OTTAWA – Canada posted a narrower trade deficit in April, as results were buoyed by export growth to the U.S. that led to the largest trade surplus with its biggest trading partner in nearly three years.
Continue Reading Below
Canada's merchandise trade deficit with the rest of the world in April narrowed to a seasonally adjusted 370 million Canadian dollars ($274.1 million), Statistics Canada said Friday, compared with an upwardly revised C$936 million shortfall in the previous month. The previous estimate indicated a C$135 million trade deficit in March.
Market expectations were for a small deficit in April of C$20 million, according to economists at Royal Bank of Canada.
In April, exports climbed 1.8% to C$47.69 billion, as eight of 11 sectors tracked posted gains. Meanwhile, imports climbed 0.6% to C$48.06 billion.
In volume, or price-adjusted, terms, exports increased 1.1% and imports fell 0.3%.
On a year-over-year basis, exports climbed by a healthy 14.7% while imports rose 7.4%.
Continue Reading Below
Meanwhile, U.S. trade figures were also released Friday, and indicated the U.S. trade deficit in goods and services widened in April to $47.62 billion as U.S. consumers stepped up purchases of foreign goods.
Economists said the bigger-than-anticipated trade deficit was due entirely to a significant revision in the prior month. The underlying data were encouraging and suggest the second quarter is on track for economic growth of 2.5% to 3% annualized, TD Bank said.
"The gain in exports -- particularly in volumes -- was a solid sign that the economy carried momentum into the second quarter after a scorching start to the year," said Nick Exharos, economist at CIBC World Markets.
Canada is the U.S.'s second-largest trading partner, with two-way trade in 2016 totaling C$752.2 billion. Roughly three-quarters of all Canadian exports -- accounting for about 20% of Canada's economic output -- are U.S.-bound.
In April, Canada recorded a C$4.95 trade surplus with the U.S., or the biggest surplus since May 2014, as exports grew 5.4% while imports climbed 1.1%. The Canadian dollar weakened against the U.S. currency in the month, giving Canadian-made goods a boost as they were cheaper to purchase in American dollars.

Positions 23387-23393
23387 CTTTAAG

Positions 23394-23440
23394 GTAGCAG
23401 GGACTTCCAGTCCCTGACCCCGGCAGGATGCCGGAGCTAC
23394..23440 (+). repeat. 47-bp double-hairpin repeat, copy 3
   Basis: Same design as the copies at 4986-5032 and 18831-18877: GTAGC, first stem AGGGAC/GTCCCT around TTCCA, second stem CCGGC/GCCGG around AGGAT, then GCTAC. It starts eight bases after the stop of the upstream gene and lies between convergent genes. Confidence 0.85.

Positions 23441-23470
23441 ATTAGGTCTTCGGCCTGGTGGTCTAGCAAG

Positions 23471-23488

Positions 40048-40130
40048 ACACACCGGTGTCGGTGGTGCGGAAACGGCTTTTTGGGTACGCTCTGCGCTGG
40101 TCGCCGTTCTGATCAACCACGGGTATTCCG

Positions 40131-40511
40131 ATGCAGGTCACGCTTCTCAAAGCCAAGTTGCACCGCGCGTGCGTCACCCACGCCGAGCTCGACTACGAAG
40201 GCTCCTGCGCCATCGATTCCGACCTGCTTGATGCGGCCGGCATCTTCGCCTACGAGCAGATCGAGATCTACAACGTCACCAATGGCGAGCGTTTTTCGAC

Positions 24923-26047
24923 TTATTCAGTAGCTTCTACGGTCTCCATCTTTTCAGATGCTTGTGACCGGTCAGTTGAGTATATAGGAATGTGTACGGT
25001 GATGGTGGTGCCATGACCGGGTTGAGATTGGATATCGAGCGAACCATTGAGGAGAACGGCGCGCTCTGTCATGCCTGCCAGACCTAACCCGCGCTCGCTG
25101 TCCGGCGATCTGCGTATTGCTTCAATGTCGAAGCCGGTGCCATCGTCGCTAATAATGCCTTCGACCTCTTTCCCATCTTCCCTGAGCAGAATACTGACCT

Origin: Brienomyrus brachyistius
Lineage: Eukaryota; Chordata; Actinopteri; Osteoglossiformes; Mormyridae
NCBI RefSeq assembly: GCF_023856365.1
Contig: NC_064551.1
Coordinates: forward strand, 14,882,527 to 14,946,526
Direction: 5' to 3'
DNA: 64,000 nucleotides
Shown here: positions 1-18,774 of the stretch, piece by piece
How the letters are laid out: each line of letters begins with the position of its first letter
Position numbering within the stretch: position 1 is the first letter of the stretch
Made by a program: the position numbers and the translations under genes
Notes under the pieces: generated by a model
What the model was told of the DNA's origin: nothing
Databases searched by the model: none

Excluding the U.S., Canada ran a C$5.32 billion trade deficit with all other countries.
The Trump administration has vowed changes to U.S. trade policy in an effort to protect jobs and lure companies back to the U.S., citing large trade deficits with countries such as China, Germany and Mexico as evidence that a revamp is necessary. The U.S. trade deficit with Canada is the smallest among America's major trading partners, and this week Commerce Secretary Wilbur Ross said Canada was largely "blameless" because the U.S. imports Canadian crude to meet its energy needs.
April's trade report said energy exports rose 2.5% to C$8.75 billion, in part due to higher prices for natural gas and demand for coal. Excluding energy, Canadian exports still rose 1.7%. Also driving April results were a 4.4% advance in motor vehicles and parts, to C$8.11 billion, and a 4.7% gain in forestry products and building materials, to C$3.75 billion.
Despite recent strength, trade was one of the few dark spots in a stellar report on Canada's gross domestic product report released this week. The economy grew 3.7% annualized in the first quarter, or tops among the Group of Seven countries in the three-month period, even though net trade was a drag. In the quarter, exports edged downward, 0.1%, while imports rose 3.3%.
In a rate-policy decision last week, the Bank of Canada took a more upbeat tone regarding the economic outlook with one caveat -- that export growth was "subdued in the face of ongoing competitiveness challenges." Some economists said this may have been signaling the central bank was prepared to keep its policy rate lower for longer amid better economic data in an effort to limit a rise in the Canadian dollar, and in turn provide more support for exporters.
Write to Paul Vieira at email@example.com
(END) Dow Jones Newswires
June 02, 2017 10:04 ET (14:04 GMT)